I want to mess around with Linux again, recommendations for a noob?

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Ajay

Lifer
Jan 8, 2001
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Despite my earlier comments about Debian and usability, after Ajay casually mentioned switching to Debian I thought I'd give it another try.

One significant reason IMO not to go for Ubuntu derivatives this days is the snap packaging for apps. I simply cannot believe that Chromium when run natively on my PC off an SSD is slower to start than Chromium installed in a Debian VM on my machine when the VM is being hosted on a 5400RPM hard drive. The mind freaking boggles. And no, it has nothing to do with my Chromium setup, it's always been this slow.

Another reason why I'm thinking of switching to Debian is because MTP has suddenly stopped working on my Kubuntu install.
Went over to Kubuntu 20.04 LTS. These cutting edge rolling releases seem too buggy, at least for me. Not running on hardware right now - I may go back later - but dual booting is a PITA.
 

Triloby

Senior member
Mar 18, 2016
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271
136
Well, both Ubuntu and their derivatives are all on 22.04 LTS now.

Apparently, it's "supposed" to be a better release compared to 20.04, but people are still making tons of (reasonable) complaints on them. NVIDIA defaulting to X.org instead of Wayland on their proprietary drivers (which they had to break that promise), snaps still being the default (especially Firefox), etc. etc.

I guess GNOME 42 and the refreshed Yaru theme are kinda nice and the new kernel has NTFS support, but it looks like I'll just wait before Canonical manages to iron out these issues (if they can).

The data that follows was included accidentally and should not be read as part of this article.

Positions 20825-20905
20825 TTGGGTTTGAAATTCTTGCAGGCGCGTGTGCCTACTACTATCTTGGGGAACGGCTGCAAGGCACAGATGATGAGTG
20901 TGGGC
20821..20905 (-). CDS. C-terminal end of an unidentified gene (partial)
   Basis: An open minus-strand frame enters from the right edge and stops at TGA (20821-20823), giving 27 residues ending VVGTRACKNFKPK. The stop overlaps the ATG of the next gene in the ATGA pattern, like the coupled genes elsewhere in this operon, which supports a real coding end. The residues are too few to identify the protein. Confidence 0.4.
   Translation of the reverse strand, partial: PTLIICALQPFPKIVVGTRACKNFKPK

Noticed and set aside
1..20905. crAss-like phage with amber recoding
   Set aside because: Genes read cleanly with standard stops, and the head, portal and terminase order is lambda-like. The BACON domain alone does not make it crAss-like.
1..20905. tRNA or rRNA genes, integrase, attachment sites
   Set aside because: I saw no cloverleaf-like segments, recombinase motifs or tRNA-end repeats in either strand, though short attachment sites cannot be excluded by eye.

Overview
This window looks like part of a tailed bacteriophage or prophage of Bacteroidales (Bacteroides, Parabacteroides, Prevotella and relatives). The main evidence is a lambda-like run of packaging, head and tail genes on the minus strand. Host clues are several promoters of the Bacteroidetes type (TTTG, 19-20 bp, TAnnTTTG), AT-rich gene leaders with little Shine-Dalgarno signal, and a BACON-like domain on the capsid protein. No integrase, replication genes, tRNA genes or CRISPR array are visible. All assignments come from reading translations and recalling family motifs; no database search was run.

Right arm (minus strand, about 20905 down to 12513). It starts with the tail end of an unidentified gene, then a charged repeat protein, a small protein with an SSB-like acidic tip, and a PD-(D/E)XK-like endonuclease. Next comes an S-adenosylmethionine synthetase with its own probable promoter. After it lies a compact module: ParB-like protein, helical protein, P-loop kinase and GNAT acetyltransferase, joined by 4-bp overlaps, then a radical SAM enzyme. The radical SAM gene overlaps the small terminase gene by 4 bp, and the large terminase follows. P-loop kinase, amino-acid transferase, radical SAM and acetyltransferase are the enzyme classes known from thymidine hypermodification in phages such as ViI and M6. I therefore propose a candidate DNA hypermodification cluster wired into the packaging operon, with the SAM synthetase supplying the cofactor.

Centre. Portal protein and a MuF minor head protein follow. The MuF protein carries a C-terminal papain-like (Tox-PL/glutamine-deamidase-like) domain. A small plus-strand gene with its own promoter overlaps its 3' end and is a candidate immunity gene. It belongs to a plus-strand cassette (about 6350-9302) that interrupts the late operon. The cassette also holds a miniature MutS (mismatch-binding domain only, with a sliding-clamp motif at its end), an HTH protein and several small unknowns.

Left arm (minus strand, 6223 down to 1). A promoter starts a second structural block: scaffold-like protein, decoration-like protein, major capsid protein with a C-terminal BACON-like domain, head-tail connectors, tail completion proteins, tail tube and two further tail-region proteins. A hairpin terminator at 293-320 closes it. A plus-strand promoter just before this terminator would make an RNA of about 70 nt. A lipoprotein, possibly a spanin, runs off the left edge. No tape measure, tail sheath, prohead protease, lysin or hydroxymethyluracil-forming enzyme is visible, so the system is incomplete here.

Based on what I'm hearing about the new Kubuntu 22.04 LTS, it doesn't seem like people are happy about it.
 

Ajay

Lifer
Jan 8, 2001
15,332
7,787
136
Well, both Ubuntu and their derivatives are all on 22.04 LTS now.

Apparently, it's "supposed" to be a better release compared to 20.04, but people are still making tons of (reasonable) complaints on them. NVIDIA defaulting to X.org instead of Wayland on their proprietary drivers (which they had to break that promise), snaps still being the default (especially Firefox), etc. etc.

I guess GNOME 42 and the refreshed Yaru theme are kinda nice and the new kernel has NTFS support, but it looks like I'll just wait before Canonical manages to iron out these issues (if they can).

Based on what I'm hearing about the new Kubuntu 22.04 LTS, it doesn't seem like people are happy about it.
Well, upgrades aren’t available till ~ August (upgrade still in testing). Fresh installs are good to go. I made a back up and forced the upgrade. SNAP sucks, IMHO and the Kubuntu team screwed with stuff that was working fine and made somethings more complicated (extra pointless clicks). I reverted - will check to see if there are improvements when 22.04 is offered via Discover system updates.
 

Shamrock

Golden Member
Oct 11, 1999
1,438
558
136
If you are on KDE, why not bypass Kubuntu, and go to the source. KDENeon is KDE's distro (but its not a distro!). It is Ubuntu based, but without Snaps. It is really snappy.

 

Ajay

Lifer
Jan 8, 2001
15,332
7,787
136
If you are on KDE, why not bypass Kubuntu, and go to the source. KDENeon is KDE's distro (but its not a distro!). It is Ubuntu based, but without Snaps. It is really snappy.

Hmm, since I have VMware Workstations, that would be easy to try out. Is it a stable version or rolling release?
 

Triloby

Senior member
Mar 18, 2016
584
271
136
Hmm, since I have VMware Workstations, that would be easy to try out. Is it a stable version or rolling release?

It's a stable release, but you still have to remove the snap backend in Discover which is still there by default. Also, I don't think that KDE neon's base hasn't been updated to the new 22.04 LTS release yet.
 

mikeymikec

Lifer
May 19, 2011
17,393
8,828